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Commerzbank: Gold ETF Holdings Down 45 Tonnes In August

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Holdings of gold by global exchange-traded funds are continuing to decline, reports Commerzbank. The ETFs trade like a stock but track the price of the commodity, with metal put into storage to back the shares. They give investors exposure to the gold price without incurring certain expenses such as assaying and storage. “ETF investors – [who] tend to take a longer-term view – are continuing to withdraw,” Commerzbank says. “The gold ETFs tracked by Bloomberg registered outflows of 4.5 tonnes yesterday, their highest in two weeks. Holdings have been reduced by a good 45 tonnes in August so far. By contrast, silver ETF holdings have remained largely stable, and platinum and palladium ETFs have even recorded inflows of 25,000 and 40,000 ounces, respectively, since the start of the month.”

By Allen Sykora of Kitco News; asykora@kitco.com

 

MKS: Gold Break Of $1,215/Oz Would Make Shorts 'Nervous'

Wednesday August 29, 2018 08:45

MKS (Switzerland) S.A. sees gold drawing support below $1,200 an ounce, with likely nervousness among bearish traders, known as shorts, if prices rise above $1,215. Around 8:36 a.m. EDT, spot metal was up $2.80 to $1,203.30 an ounce.  “We feel dips below $1,200 should be supported for the interim and look for a retest of $1,215 in the near term, a break of which will make shorts nervous,” MKS says. This could prompt short covering, which is when traders buy to exit from bearish trades. MKS describes gold trading as “reserved” during Asia-Pacific hours but “making a slow and steady push” higher to start the day. There was “modest demand” in Shanghai trading, although volume was “a little disappointing” considering Tuesday’s retreat in prices, MKS says. “The premium still remained healthy though and in the middle of the recent range at around $6-6.50 over the loco London price,” MKS says.

By Allen Sykora of Kitco News; asykora@kitco.com

 

BBH: U.S. Faces Tight Timeframe In Pushing Through NAFTA Changes

Wednesday August 29, 2018 08:45

While the Trump administration is putting pressure on Canada to renegotiate a trade deal within days, the U.S. may actually be the country running out of time for any deal to be ratified by Congress, explains Brown Brothers Harriman. The government has announced a deal with Mexico and insinuated the U.S. will go on without Canada, but BBH says Canada plays a more significant role than the U.S. wants to admit. “The trade-promotion authority he [Trump] was granted by Congress was the renegotiation of a trilateral agreement,” BBH says. “It is not clear to Washington insiders that Congress would approve a deal that excluded Canada, which is the main foreign trading partner of 36 of the 50 U.S. states.” Meanwhile, the schedule is not flexible, BBH explains. Mexico’s next president takes office Dec. 1. “If Congress can be notified on Aug. 31, that means that a revised NAFTA bill Congress can vote on is Nov. 30,” BBH says. “The 115th Congress is likely to conclude in early December.  A lame-duck session of Congress could be called to vote on it, but this seems less probable, especially after the first week or so of the December.  That could leave it in the hands of the 116th Congress, which will be decided in November, and as is typically the case, the polls show the party occupying the White House will lose seats in both chambers.”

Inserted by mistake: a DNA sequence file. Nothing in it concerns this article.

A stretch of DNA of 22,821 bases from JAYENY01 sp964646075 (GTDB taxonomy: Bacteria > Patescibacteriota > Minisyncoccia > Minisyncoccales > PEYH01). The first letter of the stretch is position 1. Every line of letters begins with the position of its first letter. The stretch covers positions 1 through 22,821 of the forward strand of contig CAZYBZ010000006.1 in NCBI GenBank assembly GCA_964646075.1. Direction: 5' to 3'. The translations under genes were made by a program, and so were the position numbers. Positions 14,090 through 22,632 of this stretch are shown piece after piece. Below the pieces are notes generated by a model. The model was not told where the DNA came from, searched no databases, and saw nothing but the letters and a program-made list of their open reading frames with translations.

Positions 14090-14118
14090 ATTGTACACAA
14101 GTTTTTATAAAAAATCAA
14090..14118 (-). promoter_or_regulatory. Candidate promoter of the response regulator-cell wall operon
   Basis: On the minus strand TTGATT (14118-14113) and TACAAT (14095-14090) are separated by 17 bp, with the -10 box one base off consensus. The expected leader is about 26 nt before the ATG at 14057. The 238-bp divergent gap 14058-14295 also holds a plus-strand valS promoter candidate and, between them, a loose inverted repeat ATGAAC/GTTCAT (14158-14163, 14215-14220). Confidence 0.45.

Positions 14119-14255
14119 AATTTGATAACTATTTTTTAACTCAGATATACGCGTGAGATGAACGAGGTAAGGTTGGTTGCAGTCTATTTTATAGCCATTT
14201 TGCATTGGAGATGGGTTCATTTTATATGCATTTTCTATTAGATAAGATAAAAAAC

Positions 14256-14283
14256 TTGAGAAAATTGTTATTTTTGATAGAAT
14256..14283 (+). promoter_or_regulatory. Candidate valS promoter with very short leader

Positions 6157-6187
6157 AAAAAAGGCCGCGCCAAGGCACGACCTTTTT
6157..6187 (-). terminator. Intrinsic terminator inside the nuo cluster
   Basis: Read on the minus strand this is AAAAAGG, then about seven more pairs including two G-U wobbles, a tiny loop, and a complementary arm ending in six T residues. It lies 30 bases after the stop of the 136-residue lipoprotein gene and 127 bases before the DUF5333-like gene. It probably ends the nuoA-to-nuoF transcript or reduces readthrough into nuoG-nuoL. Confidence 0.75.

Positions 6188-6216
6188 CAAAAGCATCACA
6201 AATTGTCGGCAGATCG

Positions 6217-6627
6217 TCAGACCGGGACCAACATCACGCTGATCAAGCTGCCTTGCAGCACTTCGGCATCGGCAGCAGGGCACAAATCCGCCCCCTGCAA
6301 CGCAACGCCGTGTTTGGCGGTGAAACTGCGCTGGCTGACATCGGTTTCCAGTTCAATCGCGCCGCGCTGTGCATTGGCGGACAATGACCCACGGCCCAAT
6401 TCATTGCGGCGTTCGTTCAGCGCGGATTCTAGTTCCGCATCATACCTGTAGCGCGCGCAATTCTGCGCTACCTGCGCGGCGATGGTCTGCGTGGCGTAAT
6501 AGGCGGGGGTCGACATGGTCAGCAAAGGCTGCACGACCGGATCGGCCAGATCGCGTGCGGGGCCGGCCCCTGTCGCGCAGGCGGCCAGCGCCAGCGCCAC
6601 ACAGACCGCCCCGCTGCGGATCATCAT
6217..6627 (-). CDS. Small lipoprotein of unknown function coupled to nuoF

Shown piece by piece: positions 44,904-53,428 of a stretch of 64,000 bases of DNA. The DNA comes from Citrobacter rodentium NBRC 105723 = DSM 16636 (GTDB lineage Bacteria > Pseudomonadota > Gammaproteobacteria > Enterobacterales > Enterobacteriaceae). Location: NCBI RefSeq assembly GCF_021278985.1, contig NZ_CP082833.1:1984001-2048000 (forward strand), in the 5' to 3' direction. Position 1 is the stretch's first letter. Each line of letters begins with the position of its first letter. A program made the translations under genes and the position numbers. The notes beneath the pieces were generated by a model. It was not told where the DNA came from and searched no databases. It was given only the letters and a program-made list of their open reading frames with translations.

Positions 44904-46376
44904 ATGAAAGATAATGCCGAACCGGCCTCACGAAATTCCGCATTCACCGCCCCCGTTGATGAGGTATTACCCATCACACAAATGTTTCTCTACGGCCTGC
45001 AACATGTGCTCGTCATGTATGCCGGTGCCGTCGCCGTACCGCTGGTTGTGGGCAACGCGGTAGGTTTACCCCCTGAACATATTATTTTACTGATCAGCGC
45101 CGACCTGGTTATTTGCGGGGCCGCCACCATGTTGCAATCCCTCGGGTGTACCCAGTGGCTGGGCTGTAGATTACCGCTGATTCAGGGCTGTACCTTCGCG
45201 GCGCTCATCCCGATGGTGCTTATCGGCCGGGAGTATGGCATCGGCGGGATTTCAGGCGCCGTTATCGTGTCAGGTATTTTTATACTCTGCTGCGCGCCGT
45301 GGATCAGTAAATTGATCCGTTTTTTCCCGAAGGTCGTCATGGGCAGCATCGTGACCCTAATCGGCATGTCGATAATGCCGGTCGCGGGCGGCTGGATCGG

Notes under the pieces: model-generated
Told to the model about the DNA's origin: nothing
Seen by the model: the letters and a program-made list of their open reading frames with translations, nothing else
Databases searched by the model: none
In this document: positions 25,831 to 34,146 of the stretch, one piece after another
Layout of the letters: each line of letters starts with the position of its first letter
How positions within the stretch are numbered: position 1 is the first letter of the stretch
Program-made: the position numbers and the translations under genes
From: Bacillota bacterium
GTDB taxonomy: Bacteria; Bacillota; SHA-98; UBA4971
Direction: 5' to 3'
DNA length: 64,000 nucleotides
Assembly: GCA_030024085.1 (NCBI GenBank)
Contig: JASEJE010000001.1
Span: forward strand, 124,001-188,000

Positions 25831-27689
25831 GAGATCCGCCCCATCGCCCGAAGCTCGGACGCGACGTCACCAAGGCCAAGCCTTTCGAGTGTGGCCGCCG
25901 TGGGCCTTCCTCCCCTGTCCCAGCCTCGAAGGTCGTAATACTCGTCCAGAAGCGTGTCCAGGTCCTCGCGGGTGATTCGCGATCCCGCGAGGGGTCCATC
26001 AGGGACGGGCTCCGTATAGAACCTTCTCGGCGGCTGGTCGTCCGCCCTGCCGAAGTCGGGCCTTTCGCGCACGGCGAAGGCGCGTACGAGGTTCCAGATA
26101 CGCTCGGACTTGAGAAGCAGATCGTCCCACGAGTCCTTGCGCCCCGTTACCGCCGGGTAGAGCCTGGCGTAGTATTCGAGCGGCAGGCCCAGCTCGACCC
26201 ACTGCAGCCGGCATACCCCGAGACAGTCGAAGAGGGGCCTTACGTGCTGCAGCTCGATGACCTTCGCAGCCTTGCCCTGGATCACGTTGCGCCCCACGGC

Disclaimer: The views expressed in this article are those of the author and may not reflect those of Kitco Metals Inc. The author has made every effort to ensure accuracy of information provided; however, neither Kitco Metals Inc. nor the author can guarantee such accuracy. This article is strictly for informational purposes only. It is not a solicitation to make any exchange in commodities, securities or other financial instruments. Kitco Metals Inc. and the author of this article do not accept culpability for losses and/ or damages arising from the use of this publication.

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